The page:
/Researchers discover new strain of COVID-19 in Ohio patient – WLWT Cincinnati

Researchers discover new strain of COVID-19 in Ohio patient – WLWT Cincinnati


Scientists at The Ohio State University Wexner Medical Center and College of Medicine have discovered a new strain of COVID-19.The new variant has a mutation identical to the U.K. strain, but it likely arose in a virus strain already present in the United States, researchers said in a release. The new strain was discovered in one patient from Ohio. Researchers said they don’t yet know the prevalence of the strain in the state. “This new Columbus strain has the same genetic backbone as earlier cases we’ve studied, but these three mutations represent a significant evolution,” said study leader Dr. Dan Jones, vice chair of the division of molecular pathology. “We know this shift didn’t come from the U.K. or South African branches of the virus.”Like the U.K. strain, the mutations in the newly discovered Columbus strain are likely to make the virus more infectious, making it easier for the virus to pass from person to person. “The big question is whether these mutations will render vaccines and current therapeutic approaches less effective,” said Peter Mohler, a co-author of the study and chief scientific officer at the Ohio State Wexner Medical Center and vice dean for research at the College of Medicine. “At this point, we have no data to believe that these mutations will have any impact on the effectiveness of vaccines now in use.”Mohler said it’s important not to overreact to new variants until data is presented.”We need to understand the impact of mutations on transmission of the virus, the prevalence of the strain in the population and whether it has a more significant impact on human health. Further, it is critical that we continue to monitor the evolution of the virus so we can understand the impact of the mutant forms on the design of both diagnostics and therapeutics. It is critical that we make decisions based on the best science,” Mohler said.Scientists said that discovery of the Columbus variant, COH.20G/501Y, suggests that the same mutation may be occurring independently in multiple parts of the world during the past few months.”Viruses naturally mutate and evolve over time, but the changes seen in the last two months have been more prominent than in the first months of the pandemic,” Jones said. His team has been conducting Ohio State’s genetic sequencing on environmental and patient SARS-CoV2 samples, and he’ll continue to monitor for changes as vaccination occurs.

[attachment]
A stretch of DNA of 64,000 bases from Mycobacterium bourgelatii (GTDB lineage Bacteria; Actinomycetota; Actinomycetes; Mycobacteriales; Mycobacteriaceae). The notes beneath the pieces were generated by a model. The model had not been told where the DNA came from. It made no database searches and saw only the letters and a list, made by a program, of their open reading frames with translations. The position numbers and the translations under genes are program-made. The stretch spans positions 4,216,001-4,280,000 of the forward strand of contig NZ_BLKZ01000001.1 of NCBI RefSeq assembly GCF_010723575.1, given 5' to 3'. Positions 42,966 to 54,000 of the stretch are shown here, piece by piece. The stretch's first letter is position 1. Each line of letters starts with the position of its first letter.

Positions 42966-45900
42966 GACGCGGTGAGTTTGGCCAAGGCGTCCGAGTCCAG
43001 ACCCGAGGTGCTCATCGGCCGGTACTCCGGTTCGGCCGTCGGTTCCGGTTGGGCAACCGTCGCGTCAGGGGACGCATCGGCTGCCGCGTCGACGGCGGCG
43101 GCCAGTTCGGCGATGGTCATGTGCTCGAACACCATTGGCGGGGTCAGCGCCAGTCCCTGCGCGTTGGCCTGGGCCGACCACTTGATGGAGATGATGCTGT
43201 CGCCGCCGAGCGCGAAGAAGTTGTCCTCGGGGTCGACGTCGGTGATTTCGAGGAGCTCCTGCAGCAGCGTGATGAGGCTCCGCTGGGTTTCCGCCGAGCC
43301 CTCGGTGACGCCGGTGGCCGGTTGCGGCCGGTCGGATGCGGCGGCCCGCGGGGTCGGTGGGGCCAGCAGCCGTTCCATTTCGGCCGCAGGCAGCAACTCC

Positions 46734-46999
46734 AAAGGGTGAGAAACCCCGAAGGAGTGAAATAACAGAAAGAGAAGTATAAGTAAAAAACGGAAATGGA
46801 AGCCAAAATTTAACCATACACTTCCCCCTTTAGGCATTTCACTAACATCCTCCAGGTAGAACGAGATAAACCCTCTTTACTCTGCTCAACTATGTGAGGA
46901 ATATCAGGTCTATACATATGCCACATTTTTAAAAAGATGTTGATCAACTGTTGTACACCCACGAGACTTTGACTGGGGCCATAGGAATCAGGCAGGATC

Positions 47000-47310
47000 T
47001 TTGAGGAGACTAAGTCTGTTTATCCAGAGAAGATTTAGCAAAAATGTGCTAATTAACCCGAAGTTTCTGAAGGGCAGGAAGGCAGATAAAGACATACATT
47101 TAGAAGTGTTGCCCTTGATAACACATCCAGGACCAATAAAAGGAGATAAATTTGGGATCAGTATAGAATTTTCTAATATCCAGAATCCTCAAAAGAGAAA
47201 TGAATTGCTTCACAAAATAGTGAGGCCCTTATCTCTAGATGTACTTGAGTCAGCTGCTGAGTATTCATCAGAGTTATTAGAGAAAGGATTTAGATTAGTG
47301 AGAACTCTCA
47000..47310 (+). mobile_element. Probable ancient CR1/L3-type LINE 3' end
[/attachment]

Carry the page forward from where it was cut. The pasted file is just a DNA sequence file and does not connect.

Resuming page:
Scientists at The Ohio State University Wexner Medical Center and College of Medicine have discovered a new strain of COVID-19.

The new variant has a mutation identical to the U.K. strain, but it likely arose in a virus strain already present in the United States, researchers said in a release.

The new strain was discovered in one patient from Ohio. Researchers said they don’t yet know the prevalence of the strain in the state.

“This new Columbus strain has the same genetic backbone as earlier cases we’ve studied, but these three mutations represent a significant evolution,” said study leader Dr. Dan Jones, vice chair of the division of molecular pathology. “We know this shift didn’t come from the U.K. or South African branches of the virus.”

Like the U.K. strain, the mutations in the newly discovered Columbus strain are likely to make the virus more infectious, making it easier for the virus to pass from person to person.

“The big question is whether these mutations will render vaccines and current therapeutic approaches less effective,” said Peter Mohler, a co-author of the study and chief scientific officer at the Ohio State Wexner Medical Center and vice dean for research at the College of Medicine. “At this point, we have no data to believe that these mutations will have any impact on the effectiveness of vaccines now in use.”

Mohler said it’s important not to overreact to new variants until data is presented.

“We need to understand the impact of mutations on transmission of the virus, the prevalence of the strain in the population and whether it has a more significant impact on human health. Further, it is critical that we continue to monitor the evolution of the virus so we can understand the impact of the mutant forms on the design of both diagnostics and therapeutics. It is critical that we make decisions based on the best science,” Mohler said.

Scientists said that discovery of the Columbus variant, COH.20G/501Y, suggests that the same mutation may be occurring independently in multiple parts of the world during the past few months.

“Viruses naturally mutate and evolve over time, but the changes seen in the last two months have been more prominent than in the first months of the pandemic,” Jones said. His team has been conducting Ohio State’s genetic sequencing on environmental and patient SARS-CoV2 samples, and he’ll continue to monitor for changes as vaccination occurs.

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